Pre-heating the substrate results in (a) a more efficient and uniform cure of the PEG-treated substrate, (b) an acceleration of the speed of the curing process, (c) less reduction in the interior temperature of the oven, (d) the utilization of smaller curing ovens.

Pre-heating of the substrate is particularly applicable to thicker and/or more dense substrates. Other types of lightweight substrates, often do not require pre-heating because the thermal properties of these types of fabrics are relatively insignificant compared with a more dense, higher loft substrates.

Additionally, two types of readily available heat sources are effective for preheating a PEG-treated structure before it enters the drying/curing oven. The first heat sources is high pressure steam passed through a perforated hollow tube, or tubes, mounted across the web, or width, of the substrate, just in front of the entrance to the curing oven. The second technique is to install controllable infrared heaters in approximately the same location as the steam heaters.

The advantage of infrared heaters is that they maybe quickly and more accurately controlled and adjusted as compared to a steam heat source. A broader range of PEG-treated substrates may be processed with the PEG System using infrared heating devices. Additionally, with the use of infrared-type heaters, no additional water is added to the substrate as is the case with the use of steam.

Using a PAD to Apply the PEG Formula to a Substrate

In many instances, a traditional PAD and nip roller assembly (3) of the type found throughout the textile industry, may be utilized to apply the PEG Formula to a substrate before entering the drying/curing oven. Typically, PADs are used to apply a range of standardized finishes to textiles such as anti-wrinkling finishes for example.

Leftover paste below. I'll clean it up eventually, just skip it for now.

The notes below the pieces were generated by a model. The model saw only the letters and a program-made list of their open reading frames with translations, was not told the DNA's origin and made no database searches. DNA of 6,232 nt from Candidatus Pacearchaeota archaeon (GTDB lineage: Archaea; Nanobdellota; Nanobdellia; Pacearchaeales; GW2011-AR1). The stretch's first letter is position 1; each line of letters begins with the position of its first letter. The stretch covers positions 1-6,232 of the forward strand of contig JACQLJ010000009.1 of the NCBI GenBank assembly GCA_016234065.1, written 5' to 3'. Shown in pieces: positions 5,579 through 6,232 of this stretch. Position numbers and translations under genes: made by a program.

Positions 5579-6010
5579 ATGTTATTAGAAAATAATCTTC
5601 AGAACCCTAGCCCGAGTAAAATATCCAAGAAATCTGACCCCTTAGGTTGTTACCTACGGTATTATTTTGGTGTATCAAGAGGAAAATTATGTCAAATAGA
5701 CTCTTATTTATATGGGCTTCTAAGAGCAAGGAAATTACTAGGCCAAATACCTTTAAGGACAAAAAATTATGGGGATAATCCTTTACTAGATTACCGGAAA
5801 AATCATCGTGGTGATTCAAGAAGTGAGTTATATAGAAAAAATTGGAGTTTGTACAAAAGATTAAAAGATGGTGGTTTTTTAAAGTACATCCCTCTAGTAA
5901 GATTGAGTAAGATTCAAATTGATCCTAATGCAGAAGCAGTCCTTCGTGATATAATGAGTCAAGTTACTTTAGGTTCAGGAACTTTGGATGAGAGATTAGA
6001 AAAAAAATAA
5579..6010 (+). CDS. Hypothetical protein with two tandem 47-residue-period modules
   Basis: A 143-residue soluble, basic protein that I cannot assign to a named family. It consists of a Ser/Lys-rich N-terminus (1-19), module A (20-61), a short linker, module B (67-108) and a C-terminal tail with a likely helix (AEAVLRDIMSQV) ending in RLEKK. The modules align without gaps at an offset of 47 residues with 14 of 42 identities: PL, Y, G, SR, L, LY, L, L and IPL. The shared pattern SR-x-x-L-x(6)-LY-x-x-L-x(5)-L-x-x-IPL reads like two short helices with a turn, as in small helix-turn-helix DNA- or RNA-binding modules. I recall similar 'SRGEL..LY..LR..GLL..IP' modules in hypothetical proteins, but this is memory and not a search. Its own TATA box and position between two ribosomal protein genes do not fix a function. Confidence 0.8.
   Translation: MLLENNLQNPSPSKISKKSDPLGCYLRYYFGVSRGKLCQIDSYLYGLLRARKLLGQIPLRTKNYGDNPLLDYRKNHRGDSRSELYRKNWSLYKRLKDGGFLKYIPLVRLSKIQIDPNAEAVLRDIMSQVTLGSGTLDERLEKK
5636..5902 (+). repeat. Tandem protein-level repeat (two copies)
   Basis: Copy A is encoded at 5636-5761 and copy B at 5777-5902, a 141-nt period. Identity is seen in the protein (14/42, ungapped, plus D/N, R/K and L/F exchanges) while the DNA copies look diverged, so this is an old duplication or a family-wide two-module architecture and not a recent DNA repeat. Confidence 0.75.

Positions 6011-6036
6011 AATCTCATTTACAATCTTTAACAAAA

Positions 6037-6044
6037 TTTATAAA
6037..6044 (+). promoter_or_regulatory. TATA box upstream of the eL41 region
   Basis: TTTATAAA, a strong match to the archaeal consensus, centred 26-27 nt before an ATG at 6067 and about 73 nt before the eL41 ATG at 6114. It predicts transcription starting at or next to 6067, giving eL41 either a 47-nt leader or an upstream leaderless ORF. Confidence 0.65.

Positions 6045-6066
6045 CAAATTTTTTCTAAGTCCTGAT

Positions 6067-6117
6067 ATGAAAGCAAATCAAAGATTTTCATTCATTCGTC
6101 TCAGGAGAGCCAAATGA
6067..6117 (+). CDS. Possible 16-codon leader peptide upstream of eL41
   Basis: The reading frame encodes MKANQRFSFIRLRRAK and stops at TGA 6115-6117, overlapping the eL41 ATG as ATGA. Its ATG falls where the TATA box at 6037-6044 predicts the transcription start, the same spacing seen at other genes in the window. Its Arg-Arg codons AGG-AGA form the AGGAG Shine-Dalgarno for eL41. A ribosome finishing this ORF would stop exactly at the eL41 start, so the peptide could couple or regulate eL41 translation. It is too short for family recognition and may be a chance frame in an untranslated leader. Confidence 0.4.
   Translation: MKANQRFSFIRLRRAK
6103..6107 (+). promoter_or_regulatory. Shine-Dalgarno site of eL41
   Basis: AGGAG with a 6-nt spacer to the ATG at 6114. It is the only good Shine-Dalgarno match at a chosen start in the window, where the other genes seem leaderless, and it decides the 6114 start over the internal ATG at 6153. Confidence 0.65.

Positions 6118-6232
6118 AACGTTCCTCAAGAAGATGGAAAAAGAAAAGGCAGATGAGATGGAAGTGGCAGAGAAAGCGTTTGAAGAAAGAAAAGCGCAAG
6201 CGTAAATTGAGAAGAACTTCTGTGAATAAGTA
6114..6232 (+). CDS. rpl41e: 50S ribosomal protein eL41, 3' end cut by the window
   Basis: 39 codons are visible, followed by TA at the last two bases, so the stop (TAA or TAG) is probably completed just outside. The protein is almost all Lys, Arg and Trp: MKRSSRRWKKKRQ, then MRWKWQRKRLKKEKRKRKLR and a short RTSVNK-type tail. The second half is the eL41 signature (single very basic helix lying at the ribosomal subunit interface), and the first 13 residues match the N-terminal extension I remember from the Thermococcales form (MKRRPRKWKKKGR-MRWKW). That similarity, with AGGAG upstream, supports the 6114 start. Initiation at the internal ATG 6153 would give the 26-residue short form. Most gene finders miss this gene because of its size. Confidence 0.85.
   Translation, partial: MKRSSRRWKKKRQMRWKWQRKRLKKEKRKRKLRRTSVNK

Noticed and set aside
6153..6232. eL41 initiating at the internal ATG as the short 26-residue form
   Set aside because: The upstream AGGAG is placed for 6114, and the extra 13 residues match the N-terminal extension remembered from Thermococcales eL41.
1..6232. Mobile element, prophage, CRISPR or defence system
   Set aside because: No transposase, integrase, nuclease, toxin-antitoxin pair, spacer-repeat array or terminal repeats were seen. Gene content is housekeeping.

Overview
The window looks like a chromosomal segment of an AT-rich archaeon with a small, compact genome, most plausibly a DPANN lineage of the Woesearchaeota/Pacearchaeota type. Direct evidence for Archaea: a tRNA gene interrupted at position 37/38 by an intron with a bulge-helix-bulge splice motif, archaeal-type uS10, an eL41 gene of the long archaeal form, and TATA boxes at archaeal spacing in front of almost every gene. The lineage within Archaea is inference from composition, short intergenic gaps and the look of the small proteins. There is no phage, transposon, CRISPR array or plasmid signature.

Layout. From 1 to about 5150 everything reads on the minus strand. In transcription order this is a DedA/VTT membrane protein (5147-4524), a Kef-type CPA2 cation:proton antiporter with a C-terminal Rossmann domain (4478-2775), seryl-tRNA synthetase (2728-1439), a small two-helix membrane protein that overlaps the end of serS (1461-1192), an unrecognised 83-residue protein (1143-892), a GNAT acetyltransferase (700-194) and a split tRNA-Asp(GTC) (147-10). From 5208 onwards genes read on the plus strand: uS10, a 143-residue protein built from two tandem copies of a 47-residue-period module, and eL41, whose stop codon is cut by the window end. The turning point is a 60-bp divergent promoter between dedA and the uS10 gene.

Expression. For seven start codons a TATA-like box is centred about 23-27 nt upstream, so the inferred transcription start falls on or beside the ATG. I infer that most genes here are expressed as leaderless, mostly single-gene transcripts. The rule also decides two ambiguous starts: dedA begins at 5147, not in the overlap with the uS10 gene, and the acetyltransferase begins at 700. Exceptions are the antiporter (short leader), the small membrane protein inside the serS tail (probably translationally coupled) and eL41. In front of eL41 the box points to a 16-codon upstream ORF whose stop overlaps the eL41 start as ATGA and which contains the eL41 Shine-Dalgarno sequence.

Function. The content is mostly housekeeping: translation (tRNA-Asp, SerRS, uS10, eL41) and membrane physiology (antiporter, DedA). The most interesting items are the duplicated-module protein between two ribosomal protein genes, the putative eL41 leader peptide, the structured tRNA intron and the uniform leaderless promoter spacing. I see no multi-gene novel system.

The pre-heated PEG formula is first poured into the heated PAD holding tank and maintained thereafter at a constant level within the tank. One, or more, rubber coated nip, or “pinch” drive roller assemblies, pull the substrate to be saturated with the PEG Technology from the roll of substrate material previously positioned in front of the PAD.

The substrate material passes into the PAD formula holding tank where it is passed over and under a series of rollers positioned in the tank. This provides the material with adequate dwell time within the tank to be thoroughly saturated with the PEG formula. The PEG-saturated substrate emerges from the tank where it next passes through a second set of rubber coated nip drive roller assemblies. The pressure applied to this set of drive rollers may be controlled to a pre-determined pressure level. As the PEG saturated substrate passes through the second set of nip drive roller assemblies, the excess PEG formula is squeezed from the substrate and drains back into the holding tank for reuse. The PEG-treated substrate next passes into the drying/curing oven. The pressure applied to the nip rollers determines the desired amount of wet pickup needed to arrive at the preferred dry add-on after curing of the substrate.